Tort Law

Warranties-Miscellaneous

Fairfax Injury Lawyer Brien Roche Addresses Warranties-Miscellaneous Cases

Brien Roche

This page within Virginia Tort Case Law is a compilation of cases reported by the Virginia Supreme Court and summarized by Brien Roche dealing with the topic of Warranties-Miscellaneous.  

Warranties-Miscellaneous-Statutes

 

See Va. Code § 8.01-28. In any action on contract, expressed or implied, for payment of money, if plaintiff files affidavit with pleadings and this affidavit not controverted, then plaintiff entitled to judgment on affidavit.


See Va. Code § 8.2-317 (UCC) for rules of interpretation as to conflicting warranties.

Warranties-Miscellaneous-Cases

1999 Yates v. Pitman Mfg., Inc., 257 Va. 601, 514 S.E.2d 605.

Plaintiff in this case was not purchaser of product. Issue was whether notice of breach of warranty to products manufacturer must be given as prerequisite to recover for breach of warranty. Plaintiff was injured when outrigger on crane unit crushed his left foot. Va. Code § 8.2-607(3) provides where tender has been accepted, buyer must, within reasonable time after he discovers or should have discovered any breach, notify seller of breach or claim is barred. Plaintiff in this case was not buyer and as such, notice requirement does not preclude Yates from maintaining breach of warranty action. In regards to express warranty claim, plaintiff claimed that it had been certified at time of sale that crane unit met applicable design and construction standards of particular ANSI standard. Plaintiff presented evidence that standard was not complied with. This properly set forth claim under express warranty statute found in Va. Code § 8.2-313. Plaintiff need not show that he relied upon affirmation in order to recover under express warranty theory.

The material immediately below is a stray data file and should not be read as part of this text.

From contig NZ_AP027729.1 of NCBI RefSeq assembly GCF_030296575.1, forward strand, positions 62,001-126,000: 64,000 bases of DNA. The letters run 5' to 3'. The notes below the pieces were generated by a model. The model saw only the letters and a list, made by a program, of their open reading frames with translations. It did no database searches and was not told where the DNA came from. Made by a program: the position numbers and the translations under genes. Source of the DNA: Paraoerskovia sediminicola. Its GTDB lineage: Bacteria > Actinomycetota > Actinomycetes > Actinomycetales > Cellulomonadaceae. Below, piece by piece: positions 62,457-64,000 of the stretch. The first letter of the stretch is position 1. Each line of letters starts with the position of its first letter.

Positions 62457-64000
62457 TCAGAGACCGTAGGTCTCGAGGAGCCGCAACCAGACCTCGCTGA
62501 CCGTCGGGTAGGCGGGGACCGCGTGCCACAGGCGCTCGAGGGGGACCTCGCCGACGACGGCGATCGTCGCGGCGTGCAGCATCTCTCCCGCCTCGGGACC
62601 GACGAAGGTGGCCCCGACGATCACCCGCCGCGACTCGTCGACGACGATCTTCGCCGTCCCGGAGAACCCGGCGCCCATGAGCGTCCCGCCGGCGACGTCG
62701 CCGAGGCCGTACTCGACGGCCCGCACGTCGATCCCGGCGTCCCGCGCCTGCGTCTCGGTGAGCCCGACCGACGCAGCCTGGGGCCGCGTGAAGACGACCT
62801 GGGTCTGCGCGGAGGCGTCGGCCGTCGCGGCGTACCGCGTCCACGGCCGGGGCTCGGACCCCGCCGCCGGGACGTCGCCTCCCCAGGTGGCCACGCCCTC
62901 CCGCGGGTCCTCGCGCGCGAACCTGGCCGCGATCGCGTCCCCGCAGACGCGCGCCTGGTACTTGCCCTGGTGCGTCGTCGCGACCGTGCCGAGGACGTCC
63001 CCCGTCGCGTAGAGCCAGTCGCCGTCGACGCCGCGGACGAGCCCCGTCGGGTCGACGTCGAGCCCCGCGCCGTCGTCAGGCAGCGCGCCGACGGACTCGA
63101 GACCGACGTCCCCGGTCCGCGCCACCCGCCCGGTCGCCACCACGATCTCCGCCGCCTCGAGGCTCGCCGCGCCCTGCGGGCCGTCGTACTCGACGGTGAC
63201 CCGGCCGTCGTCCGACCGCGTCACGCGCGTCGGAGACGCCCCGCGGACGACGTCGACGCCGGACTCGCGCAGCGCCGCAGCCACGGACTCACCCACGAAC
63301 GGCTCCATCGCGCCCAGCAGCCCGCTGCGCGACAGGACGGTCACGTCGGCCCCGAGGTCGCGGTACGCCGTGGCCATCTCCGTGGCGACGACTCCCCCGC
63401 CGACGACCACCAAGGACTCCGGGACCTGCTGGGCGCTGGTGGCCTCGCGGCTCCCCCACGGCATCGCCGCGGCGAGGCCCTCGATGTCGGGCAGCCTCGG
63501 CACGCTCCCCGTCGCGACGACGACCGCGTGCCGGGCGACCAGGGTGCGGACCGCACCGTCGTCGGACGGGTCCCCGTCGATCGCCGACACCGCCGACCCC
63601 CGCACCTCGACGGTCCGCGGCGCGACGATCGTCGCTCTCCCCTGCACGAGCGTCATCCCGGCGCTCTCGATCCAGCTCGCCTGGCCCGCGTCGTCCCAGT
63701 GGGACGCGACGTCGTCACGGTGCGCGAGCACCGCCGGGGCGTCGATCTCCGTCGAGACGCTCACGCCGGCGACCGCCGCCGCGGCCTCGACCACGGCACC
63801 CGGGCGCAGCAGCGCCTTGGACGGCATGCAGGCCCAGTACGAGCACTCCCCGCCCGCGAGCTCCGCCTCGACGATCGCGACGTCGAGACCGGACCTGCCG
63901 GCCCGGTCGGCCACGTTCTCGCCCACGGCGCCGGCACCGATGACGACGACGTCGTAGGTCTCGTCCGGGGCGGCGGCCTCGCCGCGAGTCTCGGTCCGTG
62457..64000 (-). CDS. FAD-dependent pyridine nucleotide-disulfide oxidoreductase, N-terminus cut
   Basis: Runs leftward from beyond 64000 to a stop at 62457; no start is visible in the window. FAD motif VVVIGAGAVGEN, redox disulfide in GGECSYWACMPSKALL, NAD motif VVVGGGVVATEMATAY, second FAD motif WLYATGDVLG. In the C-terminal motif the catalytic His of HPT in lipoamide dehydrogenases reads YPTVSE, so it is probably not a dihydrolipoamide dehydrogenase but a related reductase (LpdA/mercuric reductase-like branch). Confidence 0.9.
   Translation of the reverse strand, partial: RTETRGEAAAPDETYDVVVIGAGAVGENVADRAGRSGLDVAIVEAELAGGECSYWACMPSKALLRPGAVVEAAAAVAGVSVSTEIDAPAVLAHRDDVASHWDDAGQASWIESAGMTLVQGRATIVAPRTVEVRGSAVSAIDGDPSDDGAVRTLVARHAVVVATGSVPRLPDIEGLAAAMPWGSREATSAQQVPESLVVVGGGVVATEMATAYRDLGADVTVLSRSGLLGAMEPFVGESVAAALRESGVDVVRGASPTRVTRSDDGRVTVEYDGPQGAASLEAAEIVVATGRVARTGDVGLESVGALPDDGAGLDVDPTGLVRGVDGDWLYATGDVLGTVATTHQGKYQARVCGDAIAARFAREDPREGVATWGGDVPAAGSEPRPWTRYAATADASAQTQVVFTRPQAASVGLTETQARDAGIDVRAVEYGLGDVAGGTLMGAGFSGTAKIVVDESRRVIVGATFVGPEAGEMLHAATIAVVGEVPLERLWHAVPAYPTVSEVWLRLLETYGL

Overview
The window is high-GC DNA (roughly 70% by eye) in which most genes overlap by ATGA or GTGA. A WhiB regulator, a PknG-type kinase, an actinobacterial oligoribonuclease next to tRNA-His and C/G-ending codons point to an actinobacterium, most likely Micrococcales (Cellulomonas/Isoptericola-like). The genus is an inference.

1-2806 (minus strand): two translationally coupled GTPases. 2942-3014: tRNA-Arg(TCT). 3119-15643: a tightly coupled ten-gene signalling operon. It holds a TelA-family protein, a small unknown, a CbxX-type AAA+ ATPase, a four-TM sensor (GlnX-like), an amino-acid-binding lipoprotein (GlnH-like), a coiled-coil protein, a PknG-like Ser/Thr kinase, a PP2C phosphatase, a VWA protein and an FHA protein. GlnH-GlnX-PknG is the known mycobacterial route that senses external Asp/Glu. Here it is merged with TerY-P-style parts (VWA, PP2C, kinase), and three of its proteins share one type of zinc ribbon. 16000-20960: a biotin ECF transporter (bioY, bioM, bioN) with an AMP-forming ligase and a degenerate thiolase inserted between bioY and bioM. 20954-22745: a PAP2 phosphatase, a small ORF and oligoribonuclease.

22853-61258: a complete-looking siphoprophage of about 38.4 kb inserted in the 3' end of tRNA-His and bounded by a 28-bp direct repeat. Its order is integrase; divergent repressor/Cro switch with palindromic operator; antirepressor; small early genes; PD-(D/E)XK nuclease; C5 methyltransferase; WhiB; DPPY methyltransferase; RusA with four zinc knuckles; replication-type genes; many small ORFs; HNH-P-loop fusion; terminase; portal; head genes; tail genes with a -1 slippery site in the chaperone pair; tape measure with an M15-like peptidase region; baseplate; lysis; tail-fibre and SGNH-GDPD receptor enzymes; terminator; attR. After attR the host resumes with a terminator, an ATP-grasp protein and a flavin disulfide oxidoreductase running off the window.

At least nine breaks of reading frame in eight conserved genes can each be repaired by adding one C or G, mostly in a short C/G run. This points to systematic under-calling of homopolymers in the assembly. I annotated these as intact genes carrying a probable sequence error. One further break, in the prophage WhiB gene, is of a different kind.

1990 Luddeke v. Amana Refrig., 239 Va. 203, 387 S.E.2d 502.

Breach of warranty case. Remedy available to buyer for breach of warranty is revocation of acceptance. Revocation must occur within reasonable time after buyer discovers or should have discovered grounds for it. Revocation is not effective until buyer notifies seller of it. In this case, notice came with filing of suit nearly five years after plaintiff had notice. Revocation of acceptance was timebarred.

1981 W.J. Rapp Co. v. Whitlock Equip. Corp., 222 Va. 80, 279 S.E.2d 133.

If breach of warranty occurred in this case, then it occurred when machine was delivered to consumer.

1950 E.I. DuPont DeNemours & Co. v. Universal Moulded Prods. Corp., 191 Va. 525, 62 S.E.2d 233.

Whole law of implied warranty is based on implied representations rather than on promises.

For more information on warranties see the pages on Wikipedia.

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Warranties-Miscellaneous

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Contact Us For A Free Consultation